The Climate for Cannabis in Townsville
Townsville is the fourth most populated city in Queensland. It is a coastal city, home to a number of attractions including The Reef Headquarters Aquarium, Billabong Sanctuary and The Strand. In line with Australian law, cannabis is illegal for recreational consumption in Townsville.
In Queensland, illicit substances are divided into schedules, and cannabis is classified as a Schedule 2 substance. It is curious to note that under the Misuse of Drugs Act of 1986not only is the possession of cannabis a crime but also the position of cannabis related paraphernalia. This is inclusive of items such as;
- Ash Trays;
- Hemp wraps and;
- Instructions on how to grow cannabis.
If caught in the possession of drug paraphernalia, an individual is liable to face a maximum of two years in prison. If caught in possession of less than 500 grams of cannabis, the maximum sentence applicable is 15 years. Once caught in possession of more than 500 grams, a maximum sentence of 20 years can be served.
Fines can be issued for all marijuana offences relating to possession, however, this is based on the court’s jurisdiction. It is important to note that these particular laws are only applicable to recreational marijuana. Medical marijuana can be accessed via the Special Access Scheme. Individuals who need access to medical marijuana must meet the requirements of one of three categories as listed in the Special Access Scheme. On fulfilling these requirements, the individual will be granted a medical marijuana license and access to medical dispensaries across Australia.
What is the Safest Way to Consume Cannabis in Townsville?
Following the legalisation of cannabis and societies across the world, more research has become available concerning the safety of cannabis consumption methods. Some methods of consuming cannabis are healthier than others.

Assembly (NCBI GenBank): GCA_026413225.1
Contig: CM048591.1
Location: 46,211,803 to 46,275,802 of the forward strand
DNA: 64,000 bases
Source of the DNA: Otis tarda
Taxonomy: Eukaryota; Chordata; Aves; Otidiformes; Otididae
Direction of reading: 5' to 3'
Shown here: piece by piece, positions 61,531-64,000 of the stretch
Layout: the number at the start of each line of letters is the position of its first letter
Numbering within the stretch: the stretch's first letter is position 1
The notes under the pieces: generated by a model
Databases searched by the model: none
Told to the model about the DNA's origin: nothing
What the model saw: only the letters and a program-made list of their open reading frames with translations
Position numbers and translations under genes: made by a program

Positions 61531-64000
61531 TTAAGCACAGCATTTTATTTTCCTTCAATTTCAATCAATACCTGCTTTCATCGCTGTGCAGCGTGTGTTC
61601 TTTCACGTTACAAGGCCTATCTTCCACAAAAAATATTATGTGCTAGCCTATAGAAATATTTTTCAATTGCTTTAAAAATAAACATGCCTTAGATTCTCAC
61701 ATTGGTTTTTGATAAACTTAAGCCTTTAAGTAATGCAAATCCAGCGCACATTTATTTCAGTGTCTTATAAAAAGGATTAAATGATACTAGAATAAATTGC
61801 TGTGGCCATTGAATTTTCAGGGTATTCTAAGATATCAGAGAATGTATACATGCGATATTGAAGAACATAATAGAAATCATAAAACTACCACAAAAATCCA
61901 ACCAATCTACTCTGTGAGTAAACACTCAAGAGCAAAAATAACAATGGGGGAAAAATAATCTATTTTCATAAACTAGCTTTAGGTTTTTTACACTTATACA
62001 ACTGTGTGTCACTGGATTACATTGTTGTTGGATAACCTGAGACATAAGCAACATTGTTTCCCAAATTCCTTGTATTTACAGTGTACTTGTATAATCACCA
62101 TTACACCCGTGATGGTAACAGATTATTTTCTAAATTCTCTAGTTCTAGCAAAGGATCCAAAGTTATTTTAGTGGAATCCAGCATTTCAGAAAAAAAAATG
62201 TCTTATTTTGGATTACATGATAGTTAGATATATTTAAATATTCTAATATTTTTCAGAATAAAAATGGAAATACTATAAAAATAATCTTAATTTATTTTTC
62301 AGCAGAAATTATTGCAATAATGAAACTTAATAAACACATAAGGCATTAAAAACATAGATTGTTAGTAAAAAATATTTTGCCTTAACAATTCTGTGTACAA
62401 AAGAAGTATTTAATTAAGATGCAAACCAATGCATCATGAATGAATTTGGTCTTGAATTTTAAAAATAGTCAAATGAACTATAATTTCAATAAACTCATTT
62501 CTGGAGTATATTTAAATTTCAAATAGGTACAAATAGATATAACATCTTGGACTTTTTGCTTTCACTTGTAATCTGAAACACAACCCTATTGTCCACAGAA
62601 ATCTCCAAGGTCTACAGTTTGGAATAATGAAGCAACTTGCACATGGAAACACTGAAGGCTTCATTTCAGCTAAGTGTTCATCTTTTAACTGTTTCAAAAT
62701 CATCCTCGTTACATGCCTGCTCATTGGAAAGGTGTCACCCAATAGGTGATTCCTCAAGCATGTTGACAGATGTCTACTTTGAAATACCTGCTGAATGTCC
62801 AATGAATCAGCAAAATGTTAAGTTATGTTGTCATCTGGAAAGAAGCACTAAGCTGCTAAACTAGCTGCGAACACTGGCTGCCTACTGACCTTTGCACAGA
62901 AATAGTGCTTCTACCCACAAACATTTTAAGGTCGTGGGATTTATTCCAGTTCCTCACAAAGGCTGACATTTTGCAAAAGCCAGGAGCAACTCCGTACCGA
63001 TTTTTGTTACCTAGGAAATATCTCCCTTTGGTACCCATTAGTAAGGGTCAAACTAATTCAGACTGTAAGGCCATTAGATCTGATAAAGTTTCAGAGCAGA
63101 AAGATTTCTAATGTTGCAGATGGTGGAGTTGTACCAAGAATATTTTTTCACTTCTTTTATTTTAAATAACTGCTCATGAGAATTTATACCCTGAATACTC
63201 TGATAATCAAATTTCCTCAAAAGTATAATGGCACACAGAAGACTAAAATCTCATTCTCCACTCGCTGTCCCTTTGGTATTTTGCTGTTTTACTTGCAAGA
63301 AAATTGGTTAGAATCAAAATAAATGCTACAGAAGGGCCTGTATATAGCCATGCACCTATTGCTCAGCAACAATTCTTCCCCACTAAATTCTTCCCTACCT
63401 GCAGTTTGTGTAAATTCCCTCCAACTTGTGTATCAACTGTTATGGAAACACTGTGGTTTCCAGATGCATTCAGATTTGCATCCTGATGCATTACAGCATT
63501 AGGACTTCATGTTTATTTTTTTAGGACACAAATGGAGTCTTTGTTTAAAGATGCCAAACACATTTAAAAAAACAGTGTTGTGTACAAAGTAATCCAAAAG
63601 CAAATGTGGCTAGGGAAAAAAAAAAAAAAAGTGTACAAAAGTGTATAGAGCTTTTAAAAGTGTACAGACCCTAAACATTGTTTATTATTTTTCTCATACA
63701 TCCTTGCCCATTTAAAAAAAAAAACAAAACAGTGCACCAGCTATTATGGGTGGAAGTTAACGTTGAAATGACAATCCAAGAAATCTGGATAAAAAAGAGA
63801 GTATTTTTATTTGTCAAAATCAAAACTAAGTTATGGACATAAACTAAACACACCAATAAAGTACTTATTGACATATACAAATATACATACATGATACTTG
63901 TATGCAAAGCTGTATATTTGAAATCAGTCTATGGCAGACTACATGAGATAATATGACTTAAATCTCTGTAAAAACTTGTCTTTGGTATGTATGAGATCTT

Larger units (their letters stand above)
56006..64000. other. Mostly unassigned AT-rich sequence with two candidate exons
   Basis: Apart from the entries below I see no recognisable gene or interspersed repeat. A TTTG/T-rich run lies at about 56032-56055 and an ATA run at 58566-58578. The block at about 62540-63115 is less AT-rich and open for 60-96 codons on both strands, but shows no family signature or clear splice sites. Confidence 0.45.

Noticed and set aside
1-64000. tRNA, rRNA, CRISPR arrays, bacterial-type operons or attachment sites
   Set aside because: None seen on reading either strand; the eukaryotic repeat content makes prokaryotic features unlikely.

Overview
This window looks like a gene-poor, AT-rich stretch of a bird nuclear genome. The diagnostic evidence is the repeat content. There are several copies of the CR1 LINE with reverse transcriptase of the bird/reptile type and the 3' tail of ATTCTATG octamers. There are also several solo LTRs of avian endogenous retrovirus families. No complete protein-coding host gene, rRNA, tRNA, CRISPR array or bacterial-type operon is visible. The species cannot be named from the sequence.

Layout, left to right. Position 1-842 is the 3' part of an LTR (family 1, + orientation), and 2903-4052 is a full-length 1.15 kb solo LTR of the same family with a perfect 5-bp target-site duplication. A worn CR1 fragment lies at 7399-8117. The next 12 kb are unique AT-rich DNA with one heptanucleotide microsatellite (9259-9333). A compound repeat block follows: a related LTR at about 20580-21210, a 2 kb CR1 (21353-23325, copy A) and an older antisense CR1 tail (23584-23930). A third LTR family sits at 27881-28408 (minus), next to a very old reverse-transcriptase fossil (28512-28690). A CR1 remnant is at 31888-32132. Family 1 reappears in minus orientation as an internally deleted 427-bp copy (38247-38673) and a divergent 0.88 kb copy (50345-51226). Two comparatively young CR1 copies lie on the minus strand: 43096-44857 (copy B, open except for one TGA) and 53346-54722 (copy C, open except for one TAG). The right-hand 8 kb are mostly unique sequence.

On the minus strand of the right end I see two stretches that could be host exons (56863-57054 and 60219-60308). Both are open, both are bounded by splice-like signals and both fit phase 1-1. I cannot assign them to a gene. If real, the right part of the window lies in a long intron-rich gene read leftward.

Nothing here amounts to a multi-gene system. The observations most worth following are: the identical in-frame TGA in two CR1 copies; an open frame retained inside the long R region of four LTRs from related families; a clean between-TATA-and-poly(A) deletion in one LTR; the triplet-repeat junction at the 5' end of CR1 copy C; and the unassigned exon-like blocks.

According to a report offered by drugpolicy.org, there are four major methods in which cannabis can be consumed. These methods are;
Of the methods of cannabis consumption available to individuals in Townsville, the safest methods are oral and sublingual consumption. Cannabis can be infused into food and drink via cannabis oils which can be sourced in Townsville. There are a number of medical marijuana suppliers including Burleigh Heads Cannabis (BHC) which supply cannabis oil and flower. Cannabis oil can be in fused into food and drinks. Cannabis flower, on the other hand, can be infused directly into meals or used to create cannabis butters and oils for cooking. If people do not want to infuse their oils into food and drink, they can be administered sublingually.
New Cannabis Products You Can Find in Townsville
The presence of medical marijuana suppliers in Queensland such as Burleigh Heads Cannabis are developing new and innovative cannabis products. One such products is cannabis crystal. Obtained from the trichomes of the cannabis plant, these crystals are pure cannabis concentrates which appear like salts. They are 99% pure — meaning they contain no substances besides cannabis. Cannabis crystals can be inhaled as they are or through vapourisers.
What is the Police’s Attitude towards Cannabis and 420 in Townsville?
As reported in the Herald Sun, police officers often turn a blind eye to marijuana consumption at ‘420 Picnics’. In certain cases — including a picnic hosted by cannabis enthusiast Matt Riley in 2017 — police are on ground to supervise the events. This is usually done in order to make sure that cannabis enthusiasts do not smoke at these events. Cannabis consumption is still a crime under Australian law.
Are There Any Recent Change in how the Country Perceives Cannabis?
Over the last decade, Australians have become more receptive to the idea of recreational cannabis consumption. Statistics offered by the National Drug Strategy Household Survey hold that large percentage of Australians support the decriminalisation and medical use of cannabis. As time goes on, a growing number have come to support full legalisation. Despite opinion polls expressing the massive support for decriminalisation, Australian cannabis laws are still lagging far behind. Some politicians — like Richard Di Natale of the Green Party — seek to have cannabis stripped of its illegal status. In similar intensity, Vickie Chapman, South Australian Attorney Attorney-General announced her desire to quadruple cannabis fines for people found in possession of more than a small amount of cannabis. It may be a while till the government has a unified approach to this complex plant.